At first, the ease and fluidity promised by word processing (for those writers who chose to embrace it) were thought to threaten literary quality. It was felt the machine and its software would wind up doing too much of the writer’s work. Some early adopters even tried to conceal their use of word processing because of the perceived stigma. The writer Gish Jen describes fellow students at the Iowa Writer’s Workshop working at mainframe terminals and then deliberately “doctoring” their printouts—adding annotations by hand, rumpling the corners—before sending their work out for consideration. “Real writers,” their instructors said, used pencils or typewriters. Yet for Jen the personal computer (in her case an early Apple) overcame such prejudices. “Computers coaxed out of me an expansiveness the typewriter never did,” she said. “What came out … was not further from the human heart; it was closer. It was looser, freer, more spontaneous—more democratic, too.”
Kirschenbaum’s history runs the gamut from do-it-yourself personal computer kits to early Kaypros and Osbornes to the latest “artisanal” software tools like Scrivener. He nominates Len Deighton‘s Bomber as the first published (in 1970) novel written with a word processor, the IBM MT/ST. The book is nicely written, with an appealing tongue-in-cheek humor. If you’re at all interested in how writing gets put together, this is highly recommended.
I mentioned recently that I was taking a workshop at The Writers Studio. I’d like to expand on that a bit and tell you why I find it worthwhile.
In general, I’m in the camp that finds creative writing courses of any type to be of limited value. I’ve taken courses at august institutions, such as Columbia, which only reinforced this belief. The Writers Studio is different, and it is different because it focuses specifically on craft and the narrative voice. The method is to offer a fiction or poetry example each week (usually alternating between the two) and analyze it according to the voice of its Persona/Narrator (“PN” in Writers Studio parlance). Tone (“the surface, the sound of language on the page, like sunlight glinting on the ocean”) and mood (“the undercurrent that draws you in”) are also examined.
The Studio’s goal is not to network or score an agent, and not to focus on publishing one’s work per se. Instead, the intent is to help students by experimenting with and trying to emulate the craft involved in a wide range of other voices, with the ultimate goal of discovering one’s own voice(s). I find it it quite helpful and thought-provoking, and the weekly deadlines are also important in producing “kernels” of work (short poems and two-page story beginnings) throughout the workshop.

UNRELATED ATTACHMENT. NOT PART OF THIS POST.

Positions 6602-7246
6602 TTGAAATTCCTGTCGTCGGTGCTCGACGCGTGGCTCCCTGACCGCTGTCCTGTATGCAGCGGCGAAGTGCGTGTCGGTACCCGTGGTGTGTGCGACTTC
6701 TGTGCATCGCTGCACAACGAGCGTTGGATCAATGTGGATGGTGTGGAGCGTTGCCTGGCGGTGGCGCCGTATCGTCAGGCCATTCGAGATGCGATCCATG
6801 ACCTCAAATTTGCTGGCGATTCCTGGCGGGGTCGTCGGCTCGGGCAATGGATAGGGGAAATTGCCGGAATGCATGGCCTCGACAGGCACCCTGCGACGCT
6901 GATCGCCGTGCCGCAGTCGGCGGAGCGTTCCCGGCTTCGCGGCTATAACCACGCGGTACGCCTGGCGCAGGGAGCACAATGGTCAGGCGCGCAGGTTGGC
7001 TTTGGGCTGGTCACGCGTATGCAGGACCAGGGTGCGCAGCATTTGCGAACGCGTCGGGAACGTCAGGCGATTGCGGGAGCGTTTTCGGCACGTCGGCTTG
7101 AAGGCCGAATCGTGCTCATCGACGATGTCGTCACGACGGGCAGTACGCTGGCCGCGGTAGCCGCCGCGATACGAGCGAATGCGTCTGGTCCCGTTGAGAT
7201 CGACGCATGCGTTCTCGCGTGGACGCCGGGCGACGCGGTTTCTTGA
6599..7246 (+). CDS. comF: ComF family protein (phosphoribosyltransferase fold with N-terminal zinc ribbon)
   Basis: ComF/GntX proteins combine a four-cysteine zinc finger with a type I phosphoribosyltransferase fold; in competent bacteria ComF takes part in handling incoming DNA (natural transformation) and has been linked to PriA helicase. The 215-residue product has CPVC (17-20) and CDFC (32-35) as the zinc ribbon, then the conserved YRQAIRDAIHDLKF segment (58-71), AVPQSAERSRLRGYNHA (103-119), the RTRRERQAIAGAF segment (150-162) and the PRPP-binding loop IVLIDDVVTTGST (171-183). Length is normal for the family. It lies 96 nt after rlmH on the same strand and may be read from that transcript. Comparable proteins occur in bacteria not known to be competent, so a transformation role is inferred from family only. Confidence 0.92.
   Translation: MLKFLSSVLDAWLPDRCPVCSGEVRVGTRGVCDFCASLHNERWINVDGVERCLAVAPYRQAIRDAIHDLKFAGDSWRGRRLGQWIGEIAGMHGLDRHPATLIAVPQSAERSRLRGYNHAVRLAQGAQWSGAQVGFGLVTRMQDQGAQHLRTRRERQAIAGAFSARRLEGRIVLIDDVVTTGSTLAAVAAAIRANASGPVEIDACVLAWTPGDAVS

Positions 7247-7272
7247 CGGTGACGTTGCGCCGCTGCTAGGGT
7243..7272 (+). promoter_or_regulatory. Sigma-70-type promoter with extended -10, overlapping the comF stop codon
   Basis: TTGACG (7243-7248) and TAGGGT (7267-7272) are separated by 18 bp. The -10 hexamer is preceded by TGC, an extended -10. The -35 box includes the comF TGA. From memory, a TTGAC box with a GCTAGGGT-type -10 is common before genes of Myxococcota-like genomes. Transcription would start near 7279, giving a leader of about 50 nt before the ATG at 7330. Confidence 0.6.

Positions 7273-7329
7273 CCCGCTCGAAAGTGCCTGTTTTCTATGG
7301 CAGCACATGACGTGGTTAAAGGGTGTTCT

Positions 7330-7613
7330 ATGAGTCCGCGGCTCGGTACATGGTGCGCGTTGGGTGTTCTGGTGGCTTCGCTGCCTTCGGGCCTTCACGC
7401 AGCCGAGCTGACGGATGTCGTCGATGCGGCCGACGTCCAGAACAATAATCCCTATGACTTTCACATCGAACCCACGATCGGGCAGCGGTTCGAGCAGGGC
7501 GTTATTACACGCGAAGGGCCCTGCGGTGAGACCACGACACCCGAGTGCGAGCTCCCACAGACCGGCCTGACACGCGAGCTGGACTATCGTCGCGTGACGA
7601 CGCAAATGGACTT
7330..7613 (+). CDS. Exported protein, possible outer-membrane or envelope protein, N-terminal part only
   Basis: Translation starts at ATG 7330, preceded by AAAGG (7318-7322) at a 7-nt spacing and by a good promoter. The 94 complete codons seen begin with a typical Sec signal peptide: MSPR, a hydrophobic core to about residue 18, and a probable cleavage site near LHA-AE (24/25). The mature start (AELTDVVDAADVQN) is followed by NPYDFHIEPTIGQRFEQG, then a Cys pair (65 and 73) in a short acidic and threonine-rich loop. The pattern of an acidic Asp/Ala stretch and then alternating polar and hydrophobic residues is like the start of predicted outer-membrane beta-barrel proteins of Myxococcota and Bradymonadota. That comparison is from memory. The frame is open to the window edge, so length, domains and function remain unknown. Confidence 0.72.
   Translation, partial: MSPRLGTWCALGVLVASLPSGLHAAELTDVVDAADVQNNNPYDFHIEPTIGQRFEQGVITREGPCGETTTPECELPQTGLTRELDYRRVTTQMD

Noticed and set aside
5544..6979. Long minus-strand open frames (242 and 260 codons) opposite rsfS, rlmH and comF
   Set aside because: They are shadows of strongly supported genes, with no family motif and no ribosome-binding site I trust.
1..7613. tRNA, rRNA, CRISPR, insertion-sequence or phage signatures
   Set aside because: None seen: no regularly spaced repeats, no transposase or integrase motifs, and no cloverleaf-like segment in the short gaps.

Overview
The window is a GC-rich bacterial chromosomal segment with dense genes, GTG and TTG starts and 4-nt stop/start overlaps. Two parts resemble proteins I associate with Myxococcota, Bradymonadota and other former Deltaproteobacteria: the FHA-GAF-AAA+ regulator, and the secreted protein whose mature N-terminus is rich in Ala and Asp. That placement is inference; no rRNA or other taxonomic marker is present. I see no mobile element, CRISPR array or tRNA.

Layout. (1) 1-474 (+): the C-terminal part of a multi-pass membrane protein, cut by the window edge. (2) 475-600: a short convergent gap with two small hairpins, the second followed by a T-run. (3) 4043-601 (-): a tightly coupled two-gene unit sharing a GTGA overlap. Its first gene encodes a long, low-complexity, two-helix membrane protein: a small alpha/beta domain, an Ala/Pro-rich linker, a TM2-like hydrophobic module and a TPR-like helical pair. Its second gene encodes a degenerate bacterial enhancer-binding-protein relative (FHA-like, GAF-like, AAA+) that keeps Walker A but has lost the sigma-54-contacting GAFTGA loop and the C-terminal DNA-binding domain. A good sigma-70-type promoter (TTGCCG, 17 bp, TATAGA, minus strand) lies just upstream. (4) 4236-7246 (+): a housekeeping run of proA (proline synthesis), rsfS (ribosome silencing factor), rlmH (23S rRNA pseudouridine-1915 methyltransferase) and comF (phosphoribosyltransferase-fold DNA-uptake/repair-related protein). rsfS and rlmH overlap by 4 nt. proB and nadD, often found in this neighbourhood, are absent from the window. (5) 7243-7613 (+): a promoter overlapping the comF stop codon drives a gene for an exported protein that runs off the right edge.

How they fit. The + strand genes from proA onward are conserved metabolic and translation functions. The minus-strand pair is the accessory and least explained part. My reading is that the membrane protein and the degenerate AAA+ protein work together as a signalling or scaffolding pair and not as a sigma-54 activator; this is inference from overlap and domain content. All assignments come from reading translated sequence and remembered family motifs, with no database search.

The Writers Studio was founded by Pulitzer Prize-winning poet Philip Schultz (the prize was for his collection Failure, published in 2007). You can read more about the history and philosophy behind the Studio here, and elsewhere on their site.
To give you an idea of what the workshop is actually like, consider the narrative voice, tone and mood of T. C. Boyle’s widely anthologized short story “Greasy Lake,” available here. Then read my two-page work derived from it following the break. (NB: the goal is not literal imitation but rather inspiration derived from materials in the original.)
I’d wanted to write about craft today, in conjunction with a workshop I’m taking at the Writers Studio. However, in light of Donald Trump’s illegal, immoral and un-American ban on refugees entering the United States, I’ve decided to focus on other fiction instead. Dystopian fiction. Fiction perfectly suited to today’s “post-truth” environment and the Trump administration’s “alternative facts.”
First up: George Orwell’s 1984, the dystopian novel. It gives me some hope to tell you that the paperback version is temporarily out of stock at Amazon; I’ve linked to the Kindle version instead.
There are very good reasons why so many people have felt compelled to read or re-read this book—its depictions of the obliteration of objective truth and the destruction of fundamental human rights are very much in keeping with Trump’s first week in office.
Next, two classic alternative histories portraying a fascist America. It Can’t Happen Here by Sinclair Lewis, originally published in 1935 (and also out of stock at Amazon), still retains the power to shock. So too does Philip Roth’s The Plot Against America (2004), which describes a fascist American government run by Charles Lindbergh. It too is out of stock. With hate crimes on the upswing and swastikas popping up around the country, you’ll find both books resonate strongly.
After 1984, Aldous Huxley’s Brave New World may be the best-known dystopian novel. Amazingly, the paperback version is currently available. This is a masterful portrait of psychological manipulation writ large, at the service of a totalitarian state. Helping to preserve order is a wondrous new antidepressant and hallucinogenic drug, soma. Today’s American equivalent would be opioids in the impoverished rural areas and social media among the chattering classes.
Finally, a title of special interest for those who participated in the Women’s March on Washington: The Handmaid’s Tale, by Margaret Atwood. This 1985 novel concerns the subjugation of women in a totalitarian theocracy. Many would argue that Mike Pence and the desire to destroy Planned Parenthood are steps in that direction.
In this dark time, it’s heartening that many Americans can see the distortions and deceptions of Trump’s administration reflected in classic titles. Together with the continuing protests around the country, it suggests that resistance may eventually produce change.